8th. Des O’Connor (470 appearances, 2007-2008). Des had been famous for many years, as a comedian, game show host, and chart-topping singer. He added a touch of showbiz to things, and as he also had a daytime chat show for a short while a year or two before, five decades into his career he was appearing on TV more than ever. He decided to leave at the same time as Carol Vorderman though.
7th. Cathy Hytner (647 appearances, 1981-1987). Cathy put the letters on the board going all the way back to the unaired pilot, and eventually did the numbers too.
6th. Jeff Stelling (675 appearances, 2009-2011). Jeff found fame as a host on Sky Sports, and made his debut alongside Rachel Riley. Sometimes he did seem to think that he was hosting sport coverage, and sometimes fell back into thinking the game was a football match, but he showed a lot of enthusiasm, and I would have to say that he is my favourite of the post-Whiteley hosts. After his departure, he hosted game show Alphabetical, which wasn’t a success.
5th. Nick Hewer (2,129 appearances, 2012-2021). Nick first became known for being one of the assistants on The Apprentice. He was an unlikely choice for host, but he managed to always help things along, even if sometimes he looked like he was about to fall asleep. He was also the host for almost a decade.
4th. Rachel Riley (3,310+ appearances, 2009-present). When Rachel replaced Carol Vorderman, she was a newcomer to TV, but soon made the role her won. And 14 years later (how time flies), she is still there, and she has hosted various other shows.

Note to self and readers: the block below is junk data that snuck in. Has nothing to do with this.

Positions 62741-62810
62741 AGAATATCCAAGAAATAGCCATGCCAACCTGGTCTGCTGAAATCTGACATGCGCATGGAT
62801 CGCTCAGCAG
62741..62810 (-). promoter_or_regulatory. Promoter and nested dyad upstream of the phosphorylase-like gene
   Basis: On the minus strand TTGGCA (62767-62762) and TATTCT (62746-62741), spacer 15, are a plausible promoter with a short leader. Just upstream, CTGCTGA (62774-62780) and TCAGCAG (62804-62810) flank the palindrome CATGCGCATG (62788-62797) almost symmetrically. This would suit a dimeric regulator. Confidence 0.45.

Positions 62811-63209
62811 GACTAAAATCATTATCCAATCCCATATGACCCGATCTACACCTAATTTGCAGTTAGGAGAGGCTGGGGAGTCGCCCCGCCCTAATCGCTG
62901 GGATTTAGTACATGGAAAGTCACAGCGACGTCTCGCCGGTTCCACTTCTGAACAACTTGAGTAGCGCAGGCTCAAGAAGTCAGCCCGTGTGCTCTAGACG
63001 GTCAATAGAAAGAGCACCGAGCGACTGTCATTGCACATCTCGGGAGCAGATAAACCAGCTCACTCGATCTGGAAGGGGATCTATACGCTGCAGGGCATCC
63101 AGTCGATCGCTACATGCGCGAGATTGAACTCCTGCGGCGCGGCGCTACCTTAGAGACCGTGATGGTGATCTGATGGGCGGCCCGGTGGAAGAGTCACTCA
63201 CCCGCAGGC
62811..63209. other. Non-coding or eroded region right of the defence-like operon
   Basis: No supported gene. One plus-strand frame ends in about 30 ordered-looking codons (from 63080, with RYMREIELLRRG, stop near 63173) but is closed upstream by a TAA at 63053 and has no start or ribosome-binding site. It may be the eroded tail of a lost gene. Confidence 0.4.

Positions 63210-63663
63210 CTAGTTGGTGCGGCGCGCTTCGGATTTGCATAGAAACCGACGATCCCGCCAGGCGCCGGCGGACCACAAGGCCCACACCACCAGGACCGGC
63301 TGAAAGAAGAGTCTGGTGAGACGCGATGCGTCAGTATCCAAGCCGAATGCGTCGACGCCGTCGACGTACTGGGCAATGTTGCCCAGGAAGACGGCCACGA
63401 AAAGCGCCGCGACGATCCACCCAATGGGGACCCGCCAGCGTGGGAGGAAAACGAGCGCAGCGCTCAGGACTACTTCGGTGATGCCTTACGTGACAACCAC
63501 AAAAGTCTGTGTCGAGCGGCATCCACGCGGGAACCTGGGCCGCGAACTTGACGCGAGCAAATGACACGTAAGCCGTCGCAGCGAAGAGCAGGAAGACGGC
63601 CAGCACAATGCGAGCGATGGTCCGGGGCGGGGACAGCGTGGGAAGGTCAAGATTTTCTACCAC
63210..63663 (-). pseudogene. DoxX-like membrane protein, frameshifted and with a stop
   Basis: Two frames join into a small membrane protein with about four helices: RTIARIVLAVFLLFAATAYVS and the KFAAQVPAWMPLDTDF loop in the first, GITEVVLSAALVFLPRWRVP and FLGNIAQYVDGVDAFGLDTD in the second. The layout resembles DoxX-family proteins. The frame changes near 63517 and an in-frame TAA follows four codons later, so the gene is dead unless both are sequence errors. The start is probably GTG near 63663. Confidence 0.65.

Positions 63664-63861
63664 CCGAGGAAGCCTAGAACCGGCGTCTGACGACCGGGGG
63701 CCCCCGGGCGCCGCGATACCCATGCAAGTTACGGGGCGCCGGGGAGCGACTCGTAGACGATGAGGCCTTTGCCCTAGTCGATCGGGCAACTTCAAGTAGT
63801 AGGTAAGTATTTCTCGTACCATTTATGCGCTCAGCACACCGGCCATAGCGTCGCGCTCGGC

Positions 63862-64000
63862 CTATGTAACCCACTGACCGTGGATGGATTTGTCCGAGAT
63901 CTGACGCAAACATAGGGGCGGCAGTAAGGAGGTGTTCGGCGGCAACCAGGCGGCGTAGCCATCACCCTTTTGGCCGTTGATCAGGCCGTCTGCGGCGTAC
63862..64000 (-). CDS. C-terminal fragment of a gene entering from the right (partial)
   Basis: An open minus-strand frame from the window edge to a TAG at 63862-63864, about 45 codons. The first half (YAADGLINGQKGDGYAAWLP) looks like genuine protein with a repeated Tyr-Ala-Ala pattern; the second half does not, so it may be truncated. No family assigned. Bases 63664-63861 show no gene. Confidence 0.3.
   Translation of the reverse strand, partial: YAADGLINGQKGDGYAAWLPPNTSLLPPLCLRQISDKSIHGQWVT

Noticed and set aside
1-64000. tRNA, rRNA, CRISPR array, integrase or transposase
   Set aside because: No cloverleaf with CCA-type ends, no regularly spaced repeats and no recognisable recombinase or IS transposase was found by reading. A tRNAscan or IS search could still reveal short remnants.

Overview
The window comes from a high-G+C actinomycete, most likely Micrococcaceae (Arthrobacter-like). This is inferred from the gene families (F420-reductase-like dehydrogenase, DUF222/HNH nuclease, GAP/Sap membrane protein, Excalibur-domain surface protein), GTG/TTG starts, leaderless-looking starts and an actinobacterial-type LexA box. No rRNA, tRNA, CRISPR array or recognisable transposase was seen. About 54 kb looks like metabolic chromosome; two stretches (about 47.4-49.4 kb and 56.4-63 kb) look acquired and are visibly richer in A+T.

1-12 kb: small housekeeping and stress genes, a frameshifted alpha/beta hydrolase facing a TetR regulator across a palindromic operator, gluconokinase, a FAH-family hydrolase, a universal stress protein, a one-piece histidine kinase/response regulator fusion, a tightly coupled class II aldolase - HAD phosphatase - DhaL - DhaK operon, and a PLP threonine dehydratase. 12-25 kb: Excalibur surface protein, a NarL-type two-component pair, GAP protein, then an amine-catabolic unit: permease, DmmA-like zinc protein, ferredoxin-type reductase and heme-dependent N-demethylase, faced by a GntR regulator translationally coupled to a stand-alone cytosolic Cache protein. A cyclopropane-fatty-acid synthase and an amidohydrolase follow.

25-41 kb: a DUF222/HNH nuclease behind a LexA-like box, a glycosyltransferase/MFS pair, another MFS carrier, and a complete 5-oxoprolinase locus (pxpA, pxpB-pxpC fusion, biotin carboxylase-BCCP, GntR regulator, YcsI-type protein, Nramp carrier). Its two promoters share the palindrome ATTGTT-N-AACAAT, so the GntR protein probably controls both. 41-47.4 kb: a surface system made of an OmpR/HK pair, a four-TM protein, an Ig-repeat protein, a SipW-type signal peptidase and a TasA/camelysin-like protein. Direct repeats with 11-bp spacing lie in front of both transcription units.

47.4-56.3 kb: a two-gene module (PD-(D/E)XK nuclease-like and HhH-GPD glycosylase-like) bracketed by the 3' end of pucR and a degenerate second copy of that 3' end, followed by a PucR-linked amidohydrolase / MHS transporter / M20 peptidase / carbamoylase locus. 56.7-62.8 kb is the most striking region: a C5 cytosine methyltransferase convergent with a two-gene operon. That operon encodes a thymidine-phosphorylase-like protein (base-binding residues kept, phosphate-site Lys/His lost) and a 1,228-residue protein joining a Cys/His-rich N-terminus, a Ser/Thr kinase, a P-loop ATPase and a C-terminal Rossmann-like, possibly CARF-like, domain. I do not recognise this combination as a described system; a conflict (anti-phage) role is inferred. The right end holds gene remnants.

3rd. Richard Whiteley (4,107 appearances, 1981-2005). I have already done some pieces reflecting on Richard’s career, so I shall just say that he was the host who had been there since the unaired pilots, and he presided over the peak of Countdown‘s popularity. His final edition was shown posthumously, and if he was still with us, he would’ve been 80 this year. Who knows if he would’ve been the host all these years on.
2nd. Carol Vorderman (4,832 appearances, 1982-2008). Carol was originally only a vital statistician, and she became the only co-host in 1989. She has also gone on to host several other TV shows, and her double-act with Richard Whiteley which eventually developed would it has to be said often veer from being hugely entertaining to immensely irritating (usually in the same edition). There was supposedly a big scandal with Carol’s departure, well if you read Woman’s Own magazine there was. But who could possibly top Carol’s huge amount of appearances to be the Number One?